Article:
*The Sandwalk Adventures — Recommended

In this scientific fantasy, two mites living in the follicle of Charles Darwin’s eyebrow tell each other myths about the creation of the world, involving a motley collection of humorous gods. It’s sort of a cosmic game of telephone, taking events and making them bigger and different in the retelling over generations. For some unknown reason, Darwin is able to hear one of them, Mara, when she speaks. Their resulting conversations about how life came to be touch on myth, religion, and evolution.

Hosler presents a charming portrait of Darwin as a lovable, somewhat doddering old man. (But then, wouldn’t you be confused if a microscopic insect living in your eyebrow started talking to you as if you were a god?) This adorable portrayal fits in with the even simpler shapes of the insects; part of the time they’re just talking circles, but as cartoons, they all work together.

The Sandwalk Adventures cover
The Sandwalk Adventures
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This cartoony style also makes the scene where Darwin smacks himself in the eye of less concern. It’s hard to worry about someone with little stars going around his head in circles… especially when his mites are yelling “AAA! He’s a vengeful god!” The friendly approach and art style make it all plausible.

The book is very funny, with quotes like “What a relief. I’m hearing voices but they aren’t talking to me.” Many of the jokes stem from reality, including odd bodily functions. It turns out, for example, that follicle mites don’t have butts. Willy’s complaints about this design make for humorous interludes, but there are underpinnings of something more serious. The humor makes the subject understandable and memorable.

Hosler works in concepts like “testable hypothesis” in a clear manner. If you’re not careful, you’ll learn something while reading. Beyond the story, there’s also pages of annotations that give background on the events and a bibliography for further reading, providing more information on Darwin’s life and times.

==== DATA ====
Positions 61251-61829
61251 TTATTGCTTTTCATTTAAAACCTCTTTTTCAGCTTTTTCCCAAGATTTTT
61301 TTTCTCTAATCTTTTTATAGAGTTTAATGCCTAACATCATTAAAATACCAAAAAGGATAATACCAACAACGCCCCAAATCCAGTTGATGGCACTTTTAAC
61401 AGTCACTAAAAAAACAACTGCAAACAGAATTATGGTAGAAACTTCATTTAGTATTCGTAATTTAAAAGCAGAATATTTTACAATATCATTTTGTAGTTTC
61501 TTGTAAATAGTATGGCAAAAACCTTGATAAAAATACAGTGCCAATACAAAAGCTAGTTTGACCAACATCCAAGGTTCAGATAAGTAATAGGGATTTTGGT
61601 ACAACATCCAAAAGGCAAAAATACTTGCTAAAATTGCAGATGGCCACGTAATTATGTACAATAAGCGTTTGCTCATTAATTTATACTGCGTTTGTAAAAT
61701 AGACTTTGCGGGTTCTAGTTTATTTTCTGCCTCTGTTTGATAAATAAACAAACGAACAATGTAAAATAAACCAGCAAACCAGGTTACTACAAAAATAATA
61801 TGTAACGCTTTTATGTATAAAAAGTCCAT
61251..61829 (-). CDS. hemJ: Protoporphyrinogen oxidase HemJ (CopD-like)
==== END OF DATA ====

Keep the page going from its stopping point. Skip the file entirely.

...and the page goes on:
Getting past the expected disbelief on Darwin’s part is handled well. It could be generic or clichéd, but instead, it’s done with a straightforward approach that makes the humor funnier. Mara approaches him as a penitent. Anything he does is ok by her, because he’s a god. Aside from the exploration of belief, this is also a metaphor for unconditional love. Although it seems like it would be desirable, it carries a great deal of responsibility on the part of the beloved.

Mara’s knowledge of the truth begins to affect her life, as others worry about her changed behavior. She’s having trouble pretending that the myths passed down from generation to generation mean as much to her as they once did. Oral history of this type is necessary to maintain a culture without the ability to write or otherwise preserve their knowledge. As a side effect, the stories are often more interesting and gripping than what really happened. Who’d want to remember something mundane? This myth-making illustrates another type of mutation, as storytellers put themselves into their stories and change them over time.

Myths come from misinterpretations of real events. Instead of vomiting up the oceans and creating the world, for example, Darwin was actually seasick. This series also contains numerous allusions to classic philosophical questions and religious quotes and paradoxes. What do you do when your god says he’s not a god? Better yet, once he teaches you not to believe him, he’s got to provide proof for anything further he says. The most important lesson is the distinction between the questions of why they exist (which is metaphysical and outside the realm of science) and how they came to be (which involves a mechanism and is so subject to a testable hypothesis).